GSA partners with VA to assist veterans in becoming government contractors
This past summer, the U.S. Department of Veterans Affairs and the U.S. General Services Administration partnered to better help VA buyers find veteran-owned small businesses for government contracting purposes. On July 10, the two parties signed a memorandum of understanding allowing veteran-owned and service-disabled veteran-owned small businesses already listed in the VA's Verified Vendor database to be included in GSA's VA Advantage with an icon identifying them as VIP. This designation will make it easier for VA acquisition professionals to find and utilize such vendors, as the icon makes VIP veteran contractors more visible on VA Advantage.
"Gaining verified VA VIP status provides access to important resources for veteran-owned businesses," Acting Deputy Commissioner of GSA's Federal Acquisition Service Mary Davie explained in a statement. "The MOU provides VIP veteran contractors with valuable increased visibility to vendors through GSA's VA Advantage."
Jane Frye, the VA's Logistics and Senior Procurement Executive and Deputy Assistant Secretary for Acquisition, added that the icon program enhances the longstanding partnership between the two government agencies. It will also make it easier for VA employees to make better-informed purchasing decisions and fulfill their mission of assisting veterans.
The new changes fall under the umbrella of the Veterans First Contracting Program. Veteran-owned venders must first complete the verification process before they can participate.
Veteran's First Verification Program
The Vets First Verification Program is a cautionary measure designed to guarantee only veteran-owned businesses receive set-aside funds. The VA provided the following checklist to help veteran business owners prepare for verification:
- Veteran status: Business owners must meet the definition of "veteran" (a person who served on active duty with the Air Force, Army, Coast Guard, Marine Corps or Navy and was discharged or released under conditions that were not dishonorable) or "service-disabled veteran" (a veteran with either a disability determination from the Department of Defense or a disability rating letter issued by the VA).
- Ownership: A majority of the business (at least 51 percent) must be directly and unconditionally owned by at least one veteran or service-disabled veteran.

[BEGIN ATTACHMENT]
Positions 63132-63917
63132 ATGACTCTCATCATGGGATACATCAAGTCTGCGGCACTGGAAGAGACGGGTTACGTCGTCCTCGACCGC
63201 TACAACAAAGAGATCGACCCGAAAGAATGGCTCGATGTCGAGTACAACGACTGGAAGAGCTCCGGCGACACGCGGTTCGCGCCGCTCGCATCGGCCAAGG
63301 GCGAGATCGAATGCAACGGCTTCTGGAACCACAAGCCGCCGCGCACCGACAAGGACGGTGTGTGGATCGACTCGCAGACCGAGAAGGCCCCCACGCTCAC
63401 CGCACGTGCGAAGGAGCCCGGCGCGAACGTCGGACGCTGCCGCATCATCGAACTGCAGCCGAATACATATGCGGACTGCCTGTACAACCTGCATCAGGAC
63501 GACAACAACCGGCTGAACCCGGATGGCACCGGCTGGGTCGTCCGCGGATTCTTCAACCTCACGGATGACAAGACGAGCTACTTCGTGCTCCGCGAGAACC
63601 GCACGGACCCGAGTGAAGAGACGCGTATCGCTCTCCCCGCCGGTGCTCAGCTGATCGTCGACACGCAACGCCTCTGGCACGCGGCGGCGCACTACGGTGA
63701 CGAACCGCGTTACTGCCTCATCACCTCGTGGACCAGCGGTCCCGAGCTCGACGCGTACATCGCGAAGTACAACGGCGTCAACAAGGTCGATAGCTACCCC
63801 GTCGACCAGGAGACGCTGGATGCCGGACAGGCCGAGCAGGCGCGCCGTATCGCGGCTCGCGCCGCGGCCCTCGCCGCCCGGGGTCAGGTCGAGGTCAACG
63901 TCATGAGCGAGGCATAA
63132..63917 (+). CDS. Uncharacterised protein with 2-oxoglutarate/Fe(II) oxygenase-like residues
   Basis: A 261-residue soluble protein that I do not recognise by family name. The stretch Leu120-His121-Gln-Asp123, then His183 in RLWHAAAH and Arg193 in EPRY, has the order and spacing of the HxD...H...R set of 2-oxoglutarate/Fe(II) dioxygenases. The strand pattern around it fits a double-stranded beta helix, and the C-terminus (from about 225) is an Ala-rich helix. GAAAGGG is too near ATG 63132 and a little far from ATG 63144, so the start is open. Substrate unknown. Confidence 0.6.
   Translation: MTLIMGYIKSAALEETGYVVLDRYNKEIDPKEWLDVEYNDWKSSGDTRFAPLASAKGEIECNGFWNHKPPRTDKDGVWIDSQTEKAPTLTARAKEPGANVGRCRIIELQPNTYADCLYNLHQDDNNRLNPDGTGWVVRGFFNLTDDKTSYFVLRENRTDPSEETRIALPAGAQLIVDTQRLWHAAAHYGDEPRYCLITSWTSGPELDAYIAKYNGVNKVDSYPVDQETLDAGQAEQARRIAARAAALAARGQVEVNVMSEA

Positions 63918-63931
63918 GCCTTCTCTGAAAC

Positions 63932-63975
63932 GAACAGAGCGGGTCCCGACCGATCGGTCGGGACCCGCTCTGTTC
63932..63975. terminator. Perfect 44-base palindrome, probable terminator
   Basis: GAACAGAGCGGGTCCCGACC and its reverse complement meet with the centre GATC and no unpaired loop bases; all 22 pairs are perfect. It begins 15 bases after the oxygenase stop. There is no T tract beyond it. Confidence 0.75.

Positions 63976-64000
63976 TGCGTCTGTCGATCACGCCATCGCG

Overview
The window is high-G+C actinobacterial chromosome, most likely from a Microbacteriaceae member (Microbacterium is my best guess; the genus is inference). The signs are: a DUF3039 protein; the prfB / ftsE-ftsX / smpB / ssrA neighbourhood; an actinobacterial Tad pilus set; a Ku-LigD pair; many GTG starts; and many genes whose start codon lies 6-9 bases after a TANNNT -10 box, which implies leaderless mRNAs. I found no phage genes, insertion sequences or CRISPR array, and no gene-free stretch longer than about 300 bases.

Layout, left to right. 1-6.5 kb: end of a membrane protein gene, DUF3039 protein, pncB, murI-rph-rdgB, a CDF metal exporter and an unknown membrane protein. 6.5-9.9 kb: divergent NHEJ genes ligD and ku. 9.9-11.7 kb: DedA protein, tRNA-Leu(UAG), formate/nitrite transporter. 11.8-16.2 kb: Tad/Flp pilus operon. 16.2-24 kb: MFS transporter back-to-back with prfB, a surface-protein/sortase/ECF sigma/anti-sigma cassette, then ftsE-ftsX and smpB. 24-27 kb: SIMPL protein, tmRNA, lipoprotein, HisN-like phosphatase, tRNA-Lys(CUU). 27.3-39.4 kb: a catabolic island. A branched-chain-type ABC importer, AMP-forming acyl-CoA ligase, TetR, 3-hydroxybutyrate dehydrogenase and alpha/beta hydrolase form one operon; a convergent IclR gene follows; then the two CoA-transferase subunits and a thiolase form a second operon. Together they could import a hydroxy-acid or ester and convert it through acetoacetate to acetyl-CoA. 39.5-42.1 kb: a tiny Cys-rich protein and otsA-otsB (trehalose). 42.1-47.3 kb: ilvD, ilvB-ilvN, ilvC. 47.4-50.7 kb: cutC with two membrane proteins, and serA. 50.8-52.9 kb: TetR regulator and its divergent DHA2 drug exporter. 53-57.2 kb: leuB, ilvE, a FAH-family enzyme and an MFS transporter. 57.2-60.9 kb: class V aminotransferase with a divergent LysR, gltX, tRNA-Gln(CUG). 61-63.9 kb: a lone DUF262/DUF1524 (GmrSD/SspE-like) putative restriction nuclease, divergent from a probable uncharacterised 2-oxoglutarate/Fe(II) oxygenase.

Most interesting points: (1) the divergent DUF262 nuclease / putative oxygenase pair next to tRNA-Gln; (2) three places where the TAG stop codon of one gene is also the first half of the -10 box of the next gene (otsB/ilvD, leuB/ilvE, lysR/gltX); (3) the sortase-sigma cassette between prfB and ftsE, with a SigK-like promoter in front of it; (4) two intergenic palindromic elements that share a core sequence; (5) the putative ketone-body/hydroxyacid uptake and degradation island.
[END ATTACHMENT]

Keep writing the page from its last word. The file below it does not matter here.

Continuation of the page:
- Control: Veteran owners must have full control over various aspects of the business, including but not limited to strategic policy and daily management.
- Prequalification: While not required, veterans who utilize prequalification resources may have their applications processed more quickly.
To qualify, eligible government contractors must approach the Center for Verification and Evaluation and receive verification through the MyVA Verification Process, which includes three mandatory and one optional step:
- Prequalification: This optional step helps potential veteran contractors assess their eligibility and learn about available resources. It may also shorten processing time.
- Intake: Applicants create a profile in VetBiz VIP and are contacted by an Intake Analyst, who explains the process and next steps, and a Case Analyst, who manages the application.
- Pre-application review: The Case Analyst briefly inspects the veteran's application and conducts public research on the business and its owner. He or she informs the applicant of any discrepancies or areas of noncompliance and advises correction.
- Assessment: The Case Analyst thoroughly reviews all documents and, if necessary, requests clarification or advises the applicant to address areas of noncompliance.
- Decision: A federal employee reviews the case and approves or denies the applicant.
Although the process is extensive, it's necessary to ensure only qualified veterans receive verification. Combined with the icon program outlined in the MOU, VIP veteran government contractors have increased visibility and, therefore, another chance to serve their country.